The Education Secretary pointed the finger at councils for failing to “recognise the value” of music when he was quizzed on charging pupils for lessons.
Local authorities say they are being forced into making difficult decisions about imposing fees because of cuts from central government.
Perth and Kinross and Fife councils are considering slashing funding for music tuition in their upcoming budgets, which includes imposing higher charges for pupils.
But some local authorities including Dundee, Edinburgh and Glasgow provide the lessons for free.
John Swinney, who is also Deputy First Minister, told a Holyrood committee on Wednesday: “Some local authorities, despite all the issues that are raised generally about local authority finance, attach the priority to this that they make the eligibility for access to instrumental music tuition free.
“Some local authorities recognise the value of instrumental music tuition and want to put in place no barriers to the access of instrumental music tuition as a consequence of the decisions that they’ve made.”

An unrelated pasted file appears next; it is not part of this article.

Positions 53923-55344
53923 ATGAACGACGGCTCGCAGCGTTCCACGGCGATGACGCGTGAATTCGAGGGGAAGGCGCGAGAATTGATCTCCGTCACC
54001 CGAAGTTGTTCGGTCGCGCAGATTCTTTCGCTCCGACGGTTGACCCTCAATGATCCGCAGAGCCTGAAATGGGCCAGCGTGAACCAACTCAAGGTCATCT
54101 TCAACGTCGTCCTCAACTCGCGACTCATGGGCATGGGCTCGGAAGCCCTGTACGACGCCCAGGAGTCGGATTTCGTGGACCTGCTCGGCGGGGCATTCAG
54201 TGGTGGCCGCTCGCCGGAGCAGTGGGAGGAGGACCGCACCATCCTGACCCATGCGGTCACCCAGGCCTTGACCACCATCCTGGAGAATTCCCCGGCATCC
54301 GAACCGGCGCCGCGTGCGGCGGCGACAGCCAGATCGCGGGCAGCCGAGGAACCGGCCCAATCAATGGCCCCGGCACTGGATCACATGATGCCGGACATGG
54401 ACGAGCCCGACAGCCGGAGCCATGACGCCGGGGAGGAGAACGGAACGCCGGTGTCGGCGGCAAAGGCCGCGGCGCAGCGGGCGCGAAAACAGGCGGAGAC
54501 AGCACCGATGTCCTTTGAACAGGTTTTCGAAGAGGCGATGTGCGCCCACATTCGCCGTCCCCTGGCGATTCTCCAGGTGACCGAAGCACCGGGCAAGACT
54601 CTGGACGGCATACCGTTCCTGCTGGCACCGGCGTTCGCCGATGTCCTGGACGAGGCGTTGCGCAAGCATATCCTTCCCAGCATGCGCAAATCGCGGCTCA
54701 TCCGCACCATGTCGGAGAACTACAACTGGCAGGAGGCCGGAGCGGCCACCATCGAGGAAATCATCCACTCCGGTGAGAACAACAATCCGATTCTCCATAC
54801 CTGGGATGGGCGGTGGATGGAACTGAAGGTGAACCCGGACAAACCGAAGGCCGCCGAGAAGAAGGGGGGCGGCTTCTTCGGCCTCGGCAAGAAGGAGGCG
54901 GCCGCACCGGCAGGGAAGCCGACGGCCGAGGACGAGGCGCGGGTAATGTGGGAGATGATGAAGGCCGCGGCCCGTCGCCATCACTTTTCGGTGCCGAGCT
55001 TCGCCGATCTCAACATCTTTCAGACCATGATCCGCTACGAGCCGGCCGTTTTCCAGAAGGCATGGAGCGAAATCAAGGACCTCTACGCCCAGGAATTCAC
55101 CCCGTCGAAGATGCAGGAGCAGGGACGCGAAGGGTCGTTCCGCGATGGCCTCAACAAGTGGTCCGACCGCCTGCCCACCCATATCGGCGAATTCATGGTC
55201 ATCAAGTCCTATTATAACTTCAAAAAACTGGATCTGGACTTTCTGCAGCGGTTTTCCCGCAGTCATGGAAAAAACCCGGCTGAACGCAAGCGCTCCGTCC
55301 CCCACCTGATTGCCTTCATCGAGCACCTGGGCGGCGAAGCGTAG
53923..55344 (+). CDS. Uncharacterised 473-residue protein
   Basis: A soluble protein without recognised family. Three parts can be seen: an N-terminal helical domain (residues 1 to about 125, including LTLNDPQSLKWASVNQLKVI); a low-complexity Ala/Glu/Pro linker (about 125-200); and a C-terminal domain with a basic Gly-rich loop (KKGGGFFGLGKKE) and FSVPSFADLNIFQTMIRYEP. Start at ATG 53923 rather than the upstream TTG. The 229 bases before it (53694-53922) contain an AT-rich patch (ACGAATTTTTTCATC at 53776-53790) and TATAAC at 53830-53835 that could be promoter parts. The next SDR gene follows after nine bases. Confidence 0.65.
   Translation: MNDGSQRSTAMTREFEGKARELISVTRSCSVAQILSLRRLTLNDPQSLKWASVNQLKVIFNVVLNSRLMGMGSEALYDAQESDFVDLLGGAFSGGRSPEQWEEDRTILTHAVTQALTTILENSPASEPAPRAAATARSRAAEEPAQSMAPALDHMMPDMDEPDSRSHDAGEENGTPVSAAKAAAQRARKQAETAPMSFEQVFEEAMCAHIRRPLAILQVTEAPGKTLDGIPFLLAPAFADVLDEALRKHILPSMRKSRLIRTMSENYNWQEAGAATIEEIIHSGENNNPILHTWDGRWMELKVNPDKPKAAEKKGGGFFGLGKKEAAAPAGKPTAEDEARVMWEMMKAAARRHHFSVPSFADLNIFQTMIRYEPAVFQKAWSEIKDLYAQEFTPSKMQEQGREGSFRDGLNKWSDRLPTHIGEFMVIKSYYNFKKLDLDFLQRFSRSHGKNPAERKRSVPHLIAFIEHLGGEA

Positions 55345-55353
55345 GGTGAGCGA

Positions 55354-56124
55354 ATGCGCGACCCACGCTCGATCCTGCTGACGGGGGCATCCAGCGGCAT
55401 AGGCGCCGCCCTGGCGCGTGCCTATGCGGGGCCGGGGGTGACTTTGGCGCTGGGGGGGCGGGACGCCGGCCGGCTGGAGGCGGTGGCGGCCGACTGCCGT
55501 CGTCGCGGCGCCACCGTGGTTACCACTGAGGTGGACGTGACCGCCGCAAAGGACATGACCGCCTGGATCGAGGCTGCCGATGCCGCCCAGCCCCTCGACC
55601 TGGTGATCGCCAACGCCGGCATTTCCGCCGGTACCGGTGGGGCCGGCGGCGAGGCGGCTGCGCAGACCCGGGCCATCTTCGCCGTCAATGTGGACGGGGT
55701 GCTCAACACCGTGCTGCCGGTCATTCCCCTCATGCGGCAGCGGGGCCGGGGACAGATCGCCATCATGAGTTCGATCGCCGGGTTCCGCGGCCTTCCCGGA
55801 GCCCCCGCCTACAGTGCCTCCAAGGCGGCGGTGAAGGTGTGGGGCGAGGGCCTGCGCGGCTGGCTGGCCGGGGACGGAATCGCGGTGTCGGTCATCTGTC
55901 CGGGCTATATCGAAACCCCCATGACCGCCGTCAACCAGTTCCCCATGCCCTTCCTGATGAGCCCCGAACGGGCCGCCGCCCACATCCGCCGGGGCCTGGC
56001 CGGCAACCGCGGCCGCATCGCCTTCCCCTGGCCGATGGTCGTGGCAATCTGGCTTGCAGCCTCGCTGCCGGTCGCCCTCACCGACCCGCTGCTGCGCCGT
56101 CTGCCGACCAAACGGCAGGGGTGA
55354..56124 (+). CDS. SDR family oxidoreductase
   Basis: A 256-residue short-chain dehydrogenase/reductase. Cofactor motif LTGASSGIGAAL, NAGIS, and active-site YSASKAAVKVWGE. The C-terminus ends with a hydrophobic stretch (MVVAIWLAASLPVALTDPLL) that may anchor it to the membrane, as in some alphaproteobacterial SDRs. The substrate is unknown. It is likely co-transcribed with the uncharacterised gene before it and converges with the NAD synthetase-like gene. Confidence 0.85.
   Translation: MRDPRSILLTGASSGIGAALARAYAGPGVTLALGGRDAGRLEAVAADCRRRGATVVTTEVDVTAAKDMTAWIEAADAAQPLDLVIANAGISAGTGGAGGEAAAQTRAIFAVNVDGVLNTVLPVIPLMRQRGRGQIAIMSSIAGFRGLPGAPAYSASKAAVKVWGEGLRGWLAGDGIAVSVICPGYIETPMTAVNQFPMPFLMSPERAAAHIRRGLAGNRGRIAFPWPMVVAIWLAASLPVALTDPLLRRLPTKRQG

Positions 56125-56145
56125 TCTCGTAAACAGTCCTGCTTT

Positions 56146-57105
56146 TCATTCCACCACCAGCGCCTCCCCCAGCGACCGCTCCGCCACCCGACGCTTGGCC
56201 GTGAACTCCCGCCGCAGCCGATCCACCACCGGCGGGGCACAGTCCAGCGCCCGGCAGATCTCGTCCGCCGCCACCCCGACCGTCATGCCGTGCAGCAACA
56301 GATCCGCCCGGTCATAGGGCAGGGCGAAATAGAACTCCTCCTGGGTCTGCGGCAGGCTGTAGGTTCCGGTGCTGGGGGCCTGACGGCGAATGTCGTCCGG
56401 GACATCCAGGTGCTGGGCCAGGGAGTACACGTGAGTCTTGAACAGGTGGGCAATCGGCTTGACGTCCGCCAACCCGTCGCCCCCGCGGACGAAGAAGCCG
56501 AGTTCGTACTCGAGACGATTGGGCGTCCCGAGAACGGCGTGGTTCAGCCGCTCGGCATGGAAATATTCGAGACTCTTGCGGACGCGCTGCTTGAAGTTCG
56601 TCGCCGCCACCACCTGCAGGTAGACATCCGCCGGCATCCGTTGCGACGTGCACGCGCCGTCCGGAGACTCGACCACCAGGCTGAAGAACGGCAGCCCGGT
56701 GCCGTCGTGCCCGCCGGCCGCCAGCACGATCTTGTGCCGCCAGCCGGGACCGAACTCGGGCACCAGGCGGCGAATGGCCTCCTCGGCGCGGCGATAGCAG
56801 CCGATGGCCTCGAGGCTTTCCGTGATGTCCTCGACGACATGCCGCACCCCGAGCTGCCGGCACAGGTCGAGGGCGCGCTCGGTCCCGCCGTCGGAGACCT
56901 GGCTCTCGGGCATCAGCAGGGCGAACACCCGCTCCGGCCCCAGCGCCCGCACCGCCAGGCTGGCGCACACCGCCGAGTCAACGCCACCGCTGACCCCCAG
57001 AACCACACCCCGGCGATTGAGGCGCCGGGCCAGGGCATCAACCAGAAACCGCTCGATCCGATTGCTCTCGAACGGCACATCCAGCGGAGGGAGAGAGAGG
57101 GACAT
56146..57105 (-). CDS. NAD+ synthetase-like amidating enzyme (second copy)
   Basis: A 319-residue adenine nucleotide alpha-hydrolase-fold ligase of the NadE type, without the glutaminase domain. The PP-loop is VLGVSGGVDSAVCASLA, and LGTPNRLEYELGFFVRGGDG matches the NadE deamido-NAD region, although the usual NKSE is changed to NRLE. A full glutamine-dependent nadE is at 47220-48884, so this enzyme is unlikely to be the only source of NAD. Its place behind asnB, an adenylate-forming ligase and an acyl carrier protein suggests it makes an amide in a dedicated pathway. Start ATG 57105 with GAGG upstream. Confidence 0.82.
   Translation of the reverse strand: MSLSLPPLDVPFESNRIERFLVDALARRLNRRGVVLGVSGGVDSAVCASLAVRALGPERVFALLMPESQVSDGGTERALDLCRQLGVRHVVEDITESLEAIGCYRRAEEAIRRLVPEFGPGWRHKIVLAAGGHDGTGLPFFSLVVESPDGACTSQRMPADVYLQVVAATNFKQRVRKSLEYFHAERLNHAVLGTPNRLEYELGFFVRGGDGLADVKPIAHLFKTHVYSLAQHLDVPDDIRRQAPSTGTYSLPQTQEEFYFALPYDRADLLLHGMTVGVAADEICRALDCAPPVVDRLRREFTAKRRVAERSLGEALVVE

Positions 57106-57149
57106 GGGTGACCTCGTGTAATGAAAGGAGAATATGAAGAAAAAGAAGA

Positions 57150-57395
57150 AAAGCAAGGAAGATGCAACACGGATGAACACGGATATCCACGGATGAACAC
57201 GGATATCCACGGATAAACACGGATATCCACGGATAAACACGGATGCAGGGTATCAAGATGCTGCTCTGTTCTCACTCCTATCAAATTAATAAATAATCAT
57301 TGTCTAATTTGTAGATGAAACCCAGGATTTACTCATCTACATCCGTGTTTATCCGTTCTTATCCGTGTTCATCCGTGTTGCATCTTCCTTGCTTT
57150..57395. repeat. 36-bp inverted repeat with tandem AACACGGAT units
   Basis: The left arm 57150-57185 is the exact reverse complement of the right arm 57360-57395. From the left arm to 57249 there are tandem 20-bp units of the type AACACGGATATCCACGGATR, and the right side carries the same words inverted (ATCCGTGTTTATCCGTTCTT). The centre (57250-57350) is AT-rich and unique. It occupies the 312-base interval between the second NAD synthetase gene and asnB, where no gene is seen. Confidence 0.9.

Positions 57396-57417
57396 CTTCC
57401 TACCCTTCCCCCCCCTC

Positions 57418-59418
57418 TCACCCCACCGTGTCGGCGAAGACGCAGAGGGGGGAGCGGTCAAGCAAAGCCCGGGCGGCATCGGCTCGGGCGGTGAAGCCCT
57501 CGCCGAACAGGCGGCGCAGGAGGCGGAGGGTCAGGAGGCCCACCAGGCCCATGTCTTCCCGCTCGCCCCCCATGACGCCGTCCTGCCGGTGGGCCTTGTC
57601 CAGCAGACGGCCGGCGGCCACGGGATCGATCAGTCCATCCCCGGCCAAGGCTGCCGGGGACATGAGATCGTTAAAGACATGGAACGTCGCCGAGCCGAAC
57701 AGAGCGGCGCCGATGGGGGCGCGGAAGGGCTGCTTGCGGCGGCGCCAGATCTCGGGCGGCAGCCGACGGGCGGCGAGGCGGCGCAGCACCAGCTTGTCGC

Mr Swinney revealed he was not considering direct funding grants from central government for music tuition to allow councils to stop charging families.
Stephen McCabe, from the umbrella local authority group COSLA, blasted local government cuts.
He said: “The fundamental issue is not about ring-fencing one area or protecting services, it is the chronic underfunding of local government over the last 10 years which this parliament has presided over.
“Since 2011-12, core funding to local authorities has been reduced by £1.64 billion in real terms.
“No local authority makes the decision to introduce or indeed increase charges for any service lightly.
“However, the financial situation for local authorities continues to be very difficult and as a consequence councils have faced difficult decisions about funding.”